Team ZRG/New Delhi
India may conclude a Preferential Trade Agreement with South Africa by the end of this year as part of its strategy to expand its economic, political and strategic footprint into Africa. From an Indian perspective, Africa is important. One, there is a scramble to engage with the resource-rich continent among major powers including the US, the European Union and China.
Of particular interest, if not a cause for concern, is Chinese ascendance in Africa. Beijing’s surge as a manufacturing nation in the early 1990s and lack of natural resources spurred its search abroad for trade opportunities with resource rich continents like Africa. China has already overtaken the US as Africa’s largest trading partner with a US$166 billion trade volume in 2011. It corners 16.9 per cent of Africa’s global trade share.
India-Africa ties have burgeoned. In fact, bilateral trade increased twenty-fold in a little over decade with volumes jumping from US$3 billion in 2000 to US$60 billion. Trade between India and Africa has grown by 24.8 per cent in the past decade, which almost matches the 26.3 per cent growth in Sino-African trade. The growth in volumes has boosted confidence in both sides to raise the bilateral trade target to $90 billion by 2015 from $70 billion set earlier.
While it is Chinese versus the rest in Africa, India has a distinct advantage over rivals such as the US and the European Union, which is rooted in shared anti-colonial struggle and values such as anti-apartheid. The presence of a strong Indian Diaspora in many African nations particularly Eastern and Southern Africa is yet another advantage.
Unlike China, India’s strategy is more subdued. Compared to Beijing’s aggressive economic strategy aimed at gaining access to Africa’s key mineral resources to fuel growth, New Delhi is more interested in forging lasting economic partnerships which are mutually beneficial. The idea is not to replicate colonial systems of exploitation of African wealth. In contrast, Beijing’s strong emphasis on resource extraction has earned it the reputation of being “neo-colonialists”.
India’s stress on “capacity building” approach to Africa has been voiced from highest levels. In a recent visit to Ethiopian capital Addis Ababa in May end to attend the 50th Golden Jubilee Celebration of African Union, Vice President Hamid Ansari outlined India’s terms.
“Our (India’s) approach is not intrusive and non-prescriptive but consultative and above all, responsive to Africa’s assessment of its needs,” he said.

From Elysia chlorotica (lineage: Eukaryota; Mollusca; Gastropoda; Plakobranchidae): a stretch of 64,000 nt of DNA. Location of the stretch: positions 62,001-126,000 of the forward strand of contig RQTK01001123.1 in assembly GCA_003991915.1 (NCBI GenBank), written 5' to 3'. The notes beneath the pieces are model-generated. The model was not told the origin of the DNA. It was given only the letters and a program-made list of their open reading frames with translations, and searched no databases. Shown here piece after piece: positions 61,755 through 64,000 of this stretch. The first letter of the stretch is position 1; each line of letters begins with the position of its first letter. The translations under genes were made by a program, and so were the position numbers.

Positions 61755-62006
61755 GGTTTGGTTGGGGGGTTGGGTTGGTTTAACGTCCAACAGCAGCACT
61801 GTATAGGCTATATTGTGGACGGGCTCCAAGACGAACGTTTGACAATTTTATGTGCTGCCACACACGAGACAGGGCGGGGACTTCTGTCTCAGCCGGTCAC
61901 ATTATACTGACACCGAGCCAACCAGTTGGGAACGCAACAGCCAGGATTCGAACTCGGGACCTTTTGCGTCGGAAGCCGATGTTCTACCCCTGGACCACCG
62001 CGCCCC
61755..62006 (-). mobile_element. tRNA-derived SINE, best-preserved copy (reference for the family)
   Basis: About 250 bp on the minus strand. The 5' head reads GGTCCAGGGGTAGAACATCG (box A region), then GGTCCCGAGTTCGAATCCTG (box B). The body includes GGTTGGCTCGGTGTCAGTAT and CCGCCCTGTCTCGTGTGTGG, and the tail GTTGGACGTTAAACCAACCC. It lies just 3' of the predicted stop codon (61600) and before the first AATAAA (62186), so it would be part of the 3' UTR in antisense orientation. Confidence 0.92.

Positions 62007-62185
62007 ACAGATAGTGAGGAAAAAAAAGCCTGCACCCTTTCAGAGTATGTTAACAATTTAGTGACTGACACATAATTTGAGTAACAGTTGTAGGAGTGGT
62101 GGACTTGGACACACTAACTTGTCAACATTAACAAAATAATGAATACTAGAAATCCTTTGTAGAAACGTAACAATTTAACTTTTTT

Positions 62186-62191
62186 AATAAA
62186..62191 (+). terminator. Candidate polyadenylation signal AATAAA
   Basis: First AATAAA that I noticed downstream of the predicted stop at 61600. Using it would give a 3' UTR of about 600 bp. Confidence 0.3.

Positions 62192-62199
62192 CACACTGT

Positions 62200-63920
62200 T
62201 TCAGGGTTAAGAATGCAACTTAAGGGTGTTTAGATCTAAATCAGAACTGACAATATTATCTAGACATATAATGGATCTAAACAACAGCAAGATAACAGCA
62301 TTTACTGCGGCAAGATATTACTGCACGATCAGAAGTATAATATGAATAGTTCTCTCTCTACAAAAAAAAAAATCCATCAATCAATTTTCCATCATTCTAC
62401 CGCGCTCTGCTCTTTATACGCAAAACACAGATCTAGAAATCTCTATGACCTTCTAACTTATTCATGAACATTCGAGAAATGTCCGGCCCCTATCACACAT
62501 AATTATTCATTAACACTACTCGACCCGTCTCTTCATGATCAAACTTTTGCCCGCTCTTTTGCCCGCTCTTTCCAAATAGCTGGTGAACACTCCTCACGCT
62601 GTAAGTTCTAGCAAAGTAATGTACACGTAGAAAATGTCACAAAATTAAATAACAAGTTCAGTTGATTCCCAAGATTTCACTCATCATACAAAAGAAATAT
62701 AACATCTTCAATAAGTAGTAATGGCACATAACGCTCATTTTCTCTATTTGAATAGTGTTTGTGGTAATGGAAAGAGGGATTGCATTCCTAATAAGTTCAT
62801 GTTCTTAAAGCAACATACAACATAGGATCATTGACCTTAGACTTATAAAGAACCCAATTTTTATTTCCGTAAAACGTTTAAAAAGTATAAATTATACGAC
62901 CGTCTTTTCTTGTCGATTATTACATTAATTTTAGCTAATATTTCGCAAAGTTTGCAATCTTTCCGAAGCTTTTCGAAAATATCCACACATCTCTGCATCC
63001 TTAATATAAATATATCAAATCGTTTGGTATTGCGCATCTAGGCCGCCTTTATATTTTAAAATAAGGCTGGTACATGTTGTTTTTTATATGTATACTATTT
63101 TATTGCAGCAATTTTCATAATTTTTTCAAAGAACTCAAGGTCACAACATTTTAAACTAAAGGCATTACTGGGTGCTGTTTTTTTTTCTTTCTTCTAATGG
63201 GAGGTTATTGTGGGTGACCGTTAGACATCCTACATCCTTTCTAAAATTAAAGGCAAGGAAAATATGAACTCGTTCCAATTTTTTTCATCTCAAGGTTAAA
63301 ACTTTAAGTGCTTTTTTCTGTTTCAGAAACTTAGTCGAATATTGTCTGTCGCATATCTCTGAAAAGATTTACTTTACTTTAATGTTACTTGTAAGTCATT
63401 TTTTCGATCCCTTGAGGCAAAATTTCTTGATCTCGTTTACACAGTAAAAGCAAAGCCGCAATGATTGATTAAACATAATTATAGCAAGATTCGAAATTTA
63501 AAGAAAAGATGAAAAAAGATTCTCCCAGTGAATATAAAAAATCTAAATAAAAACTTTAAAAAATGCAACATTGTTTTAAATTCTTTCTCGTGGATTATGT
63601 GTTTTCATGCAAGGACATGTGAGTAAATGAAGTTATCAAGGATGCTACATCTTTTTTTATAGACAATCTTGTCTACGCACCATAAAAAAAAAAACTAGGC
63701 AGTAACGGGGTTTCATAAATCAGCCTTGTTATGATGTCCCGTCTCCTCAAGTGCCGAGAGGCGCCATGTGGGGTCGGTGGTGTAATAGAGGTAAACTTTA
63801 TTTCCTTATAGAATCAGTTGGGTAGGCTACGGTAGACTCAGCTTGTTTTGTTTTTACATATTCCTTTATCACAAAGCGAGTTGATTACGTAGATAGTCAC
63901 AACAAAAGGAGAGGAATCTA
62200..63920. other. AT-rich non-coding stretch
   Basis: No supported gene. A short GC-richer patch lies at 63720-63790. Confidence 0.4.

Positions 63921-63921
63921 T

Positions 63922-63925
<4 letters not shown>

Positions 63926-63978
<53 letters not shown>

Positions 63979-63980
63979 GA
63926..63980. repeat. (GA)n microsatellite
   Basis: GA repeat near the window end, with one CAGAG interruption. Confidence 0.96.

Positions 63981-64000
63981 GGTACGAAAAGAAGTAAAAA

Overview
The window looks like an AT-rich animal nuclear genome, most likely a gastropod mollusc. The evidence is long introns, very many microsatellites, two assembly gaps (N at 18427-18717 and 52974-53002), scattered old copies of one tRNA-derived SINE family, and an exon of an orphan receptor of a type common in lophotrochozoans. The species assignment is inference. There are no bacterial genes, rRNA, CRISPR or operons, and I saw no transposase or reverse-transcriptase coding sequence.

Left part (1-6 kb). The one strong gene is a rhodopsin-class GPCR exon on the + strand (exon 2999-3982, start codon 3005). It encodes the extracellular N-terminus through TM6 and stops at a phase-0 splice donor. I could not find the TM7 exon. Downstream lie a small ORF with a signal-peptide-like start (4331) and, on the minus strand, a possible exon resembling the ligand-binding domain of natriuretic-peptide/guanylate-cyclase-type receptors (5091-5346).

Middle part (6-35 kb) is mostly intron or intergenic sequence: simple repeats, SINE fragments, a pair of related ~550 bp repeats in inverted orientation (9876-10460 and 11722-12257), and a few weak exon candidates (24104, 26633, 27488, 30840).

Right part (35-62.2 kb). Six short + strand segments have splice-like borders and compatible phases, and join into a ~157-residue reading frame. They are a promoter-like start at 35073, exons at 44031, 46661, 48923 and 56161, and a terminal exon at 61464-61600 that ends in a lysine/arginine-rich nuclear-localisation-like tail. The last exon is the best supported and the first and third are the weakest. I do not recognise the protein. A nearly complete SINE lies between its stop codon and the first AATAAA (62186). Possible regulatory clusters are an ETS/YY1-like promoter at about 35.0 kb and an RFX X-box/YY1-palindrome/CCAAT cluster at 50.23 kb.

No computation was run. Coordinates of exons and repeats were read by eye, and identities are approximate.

India joined a group of ten select partners of AU which includes the likes of the US, the European Union, China, France, Brazil and Russia at the Ethiopian capital.
India’s economic presence has been characterised by the predominance of private enterprises which specialise in areas like education, health services, information technology and telecommunications. Indian projects include more utilitarian and social development-oriented ones like rural electrification in Mozambique and Ethiopia, railways in Senegal and Mali, cement in Congo and computer training in Lesotho. Indian companies are involved in Chana and military barracks in Sierra Leone.
The likes of Tata Group, Mahindra, Dr Reddy’s, Cipla, Bharti Airtel et al are making their presence felt in Africa with their creativity, low-cost technology and diversified operations. Cipla has revolutionised African Pharma sector by supplying inexpensive generic anti AIDS drugs despite opposition from Western multinational corporations. Bharti Airtel acquired Zain Telecom’s 15-country Africa operations for a total enterprise value of US$10.7 billion, making it the sixth-largest telecom service provider in the world by numbers of subscribers. Apollo Hospital has a facility in Dar-es-Salaam.
While trade is important, the support of a strong 54-member African Union is crucial for future United Nations reforms. These nations constitute a third of the membership of the General Assembly and can come handful in other global institutions of governance. For India especially, a more proactive cooperation with countries in the East Africa can help tackle the menace of Somali pirates who have become more brazen in their targeting of merchant ships and vessels traversing via the Persian Gulf and the Arabian Sea. Here, Indian political establishment will have to demonstrate strong ability to take action.
India’s future looks bright in Africa, if only its government gets its act together. It is unfortunate in the extreme that key projects worth Rs 6,000 crore signed under the India-Africa Forum Summit to build capacity at the pan-African, regional and bilateral levels are stuck due to either fund crunch or time overruns. Such an attitude won’t do any good to India’s African cause.